Widowhood: Preparation Guide
Posted by RycePapers | Filed under RycePapers
At age 50 I became a widow. For me it was the ultimate mid-life crisis. Here are a few of the realities I faced. As someone said, every grief contains a gift so here is mine to you.
We were lucky because we had prepared a financial plan. This meant my husband Michael possessed disability insurance. It gave us about 69% of his salary. I couldn’t work as I needed to care for him, but because I always kept a spending plan, I knew where we could trim and what our fixed costs amounted to. I became Vice-President in charge of nearly everything.
While I went through all the emotional upheaval and discombobulating thoughts that come with having your life shattered, I did not have to face financial upheaval at the same time. Plan for the worst and hope for the best meant in our case, the worst. However, it could have been much, much worse without our preparation and knowledge.
We were fortunate to have time to check our decisions. We’d already arranged joint tenancy for our house, and wills, and money through insurance for his four adult children. We only needed to check that all was in order. That is very different from starting from scratch during what can only be described as emotional Armageddon. Adding financial stress during a health crisis is crushing. If I felt any blessing, it was that we were financially prepared.
If you discover you have a major health issue, buying insurance is no longer an option. You must have insurance in place before you need it. If I sound like a Girl Scout, I am. The time to put food in the pantry for the winter is when there is plenty of it and the weather is fine. When the sleet is flying in your eyes you will be hard pressed to survive. Winter will arrive, sometimes without warning, in your life and you will need to keep existing during tumultuous, and potentially lean, times.
We had protection and documentation and our taxes were up to date. We had 13 months from diagnosis to death so were able to make some last minute adjustments. Not everyone gets that luxury. I know two women whose husbands died from heart failure and they had no time to prepare.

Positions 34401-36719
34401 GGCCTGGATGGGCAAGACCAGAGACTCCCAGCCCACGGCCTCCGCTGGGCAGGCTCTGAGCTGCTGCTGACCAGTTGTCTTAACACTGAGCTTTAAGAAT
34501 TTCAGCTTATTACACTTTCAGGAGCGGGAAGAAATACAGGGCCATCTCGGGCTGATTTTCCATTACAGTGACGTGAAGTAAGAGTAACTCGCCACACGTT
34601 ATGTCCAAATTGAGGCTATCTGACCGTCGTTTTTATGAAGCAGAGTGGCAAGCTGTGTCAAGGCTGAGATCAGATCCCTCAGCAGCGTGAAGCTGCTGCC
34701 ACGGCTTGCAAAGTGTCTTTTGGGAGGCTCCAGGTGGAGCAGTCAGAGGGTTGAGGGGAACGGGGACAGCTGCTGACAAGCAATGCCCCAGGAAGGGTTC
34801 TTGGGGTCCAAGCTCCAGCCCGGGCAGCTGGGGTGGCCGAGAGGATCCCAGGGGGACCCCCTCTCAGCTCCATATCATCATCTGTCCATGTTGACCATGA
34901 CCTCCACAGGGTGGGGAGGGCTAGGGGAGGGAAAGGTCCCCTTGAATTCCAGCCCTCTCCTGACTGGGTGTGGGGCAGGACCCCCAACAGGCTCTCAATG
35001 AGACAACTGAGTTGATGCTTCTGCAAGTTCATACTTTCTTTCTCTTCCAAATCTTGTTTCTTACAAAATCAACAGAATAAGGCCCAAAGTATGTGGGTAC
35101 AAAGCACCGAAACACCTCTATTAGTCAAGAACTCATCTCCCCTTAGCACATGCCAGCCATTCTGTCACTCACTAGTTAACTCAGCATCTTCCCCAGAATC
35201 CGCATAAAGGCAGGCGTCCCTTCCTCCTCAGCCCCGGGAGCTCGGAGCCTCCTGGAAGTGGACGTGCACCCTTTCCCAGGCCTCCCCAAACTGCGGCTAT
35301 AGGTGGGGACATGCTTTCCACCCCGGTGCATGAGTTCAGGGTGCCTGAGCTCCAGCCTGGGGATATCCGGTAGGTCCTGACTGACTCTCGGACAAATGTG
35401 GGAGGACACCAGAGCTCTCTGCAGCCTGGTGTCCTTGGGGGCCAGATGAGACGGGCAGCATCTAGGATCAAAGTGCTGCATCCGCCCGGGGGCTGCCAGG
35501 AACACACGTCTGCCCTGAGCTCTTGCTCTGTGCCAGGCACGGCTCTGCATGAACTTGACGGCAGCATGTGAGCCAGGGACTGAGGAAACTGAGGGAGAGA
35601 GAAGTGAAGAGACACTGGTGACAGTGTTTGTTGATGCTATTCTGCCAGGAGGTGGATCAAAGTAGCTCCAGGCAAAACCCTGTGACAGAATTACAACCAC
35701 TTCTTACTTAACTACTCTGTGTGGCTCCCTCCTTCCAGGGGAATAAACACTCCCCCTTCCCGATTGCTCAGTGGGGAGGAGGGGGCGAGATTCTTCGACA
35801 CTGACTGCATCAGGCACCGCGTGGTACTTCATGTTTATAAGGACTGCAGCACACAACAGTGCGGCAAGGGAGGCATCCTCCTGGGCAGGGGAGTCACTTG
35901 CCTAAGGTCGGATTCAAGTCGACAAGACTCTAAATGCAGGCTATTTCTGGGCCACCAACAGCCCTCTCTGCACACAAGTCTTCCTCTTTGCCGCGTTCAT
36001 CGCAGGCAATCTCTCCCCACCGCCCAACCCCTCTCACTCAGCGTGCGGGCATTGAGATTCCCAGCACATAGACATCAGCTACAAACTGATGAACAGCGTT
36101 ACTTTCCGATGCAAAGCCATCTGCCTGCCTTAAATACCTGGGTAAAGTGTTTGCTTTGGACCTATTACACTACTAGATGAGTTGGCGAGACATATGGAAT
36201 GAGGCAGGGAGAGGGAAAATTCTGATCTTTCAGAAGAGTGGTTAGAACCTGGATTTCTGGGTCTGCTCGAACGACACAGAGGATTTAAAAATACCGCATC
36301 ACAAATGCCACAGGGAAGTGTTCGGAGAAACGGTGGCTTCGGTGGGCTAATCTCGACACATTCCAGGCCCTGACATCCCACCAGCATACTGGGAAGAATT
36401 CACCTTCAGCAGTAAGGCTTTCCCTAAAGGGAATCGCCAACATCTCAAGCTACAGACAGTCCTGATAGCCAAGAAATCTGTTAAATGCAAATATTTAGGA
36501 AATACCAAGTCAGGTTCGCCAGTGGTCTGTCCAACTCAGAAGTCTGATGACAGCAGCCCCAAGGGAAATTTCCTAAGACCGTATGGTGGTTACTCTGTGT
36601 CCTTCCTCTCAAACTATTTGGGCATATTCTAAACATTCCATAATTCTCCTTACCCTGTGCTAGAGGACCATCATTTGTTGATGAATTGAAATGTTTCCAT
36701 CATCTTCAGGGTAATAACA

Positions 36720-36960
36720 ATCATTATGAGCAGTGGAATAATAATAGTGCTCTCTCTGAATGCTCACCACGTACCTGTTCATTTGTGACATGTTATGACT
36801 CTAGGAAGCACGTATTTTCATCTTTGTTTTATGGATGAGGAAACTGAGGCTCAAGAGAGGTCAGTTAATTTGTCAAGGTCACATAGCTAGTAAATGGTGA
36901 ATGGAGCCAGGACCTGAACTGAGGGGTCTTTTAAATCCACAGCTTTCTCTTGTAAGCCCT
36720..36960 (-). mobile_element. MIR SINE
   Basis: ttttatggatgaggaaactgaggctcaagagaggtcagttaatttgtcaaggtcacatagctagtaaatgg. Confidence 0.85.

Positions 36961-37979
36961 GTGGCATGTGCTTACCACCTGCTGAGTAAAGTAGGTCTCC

If you believe it is too difficult to think about your will or insurance now, then imagine your partner is desperately sick, or has died. Your emotions will be too frazzled to deal with the intricacies of guardianship, selling of assets, filing tax returns, financial research, distribution of assets, health care, sustaining survivors’ existence (including your own) or many other matters. Your heart has just been broken and the world seems meaningless. Who gives a f**k. Well, I can tell you the phone, hydro, car insurance and bank will all still care deeply about your obligations. Life goes on. Their world has not been crushed, just yours.
Our investment portfolio still needed to be reviewed and, again, I feel so lucky I knew enough about our assets. Trying to learn about ETFs or GICs or any other alphabet product while in the midst of a health crisis or death, as my contractor Ron used to say, ‘just ain’t gonna happen.’ Your priorities are elsewhere. Learn the basics of what you own NOW.
Becoming an adult requires you put on your big girl or big boy pants to keep the crap from running down your leg. That means getting:
- A will
- Knowledge about your assets
- Powers of Attorney
- A discussion about life should health disaster or death arrive
- A financial blueprint for the happy life you are planning for.
Whether single or part of a large clan, these are must haves. Do them now while the sun is shining and the benefit is you can then put them out of your mind and enjoy your great big beautiful life.
That is what’s on my mind today, what do you think?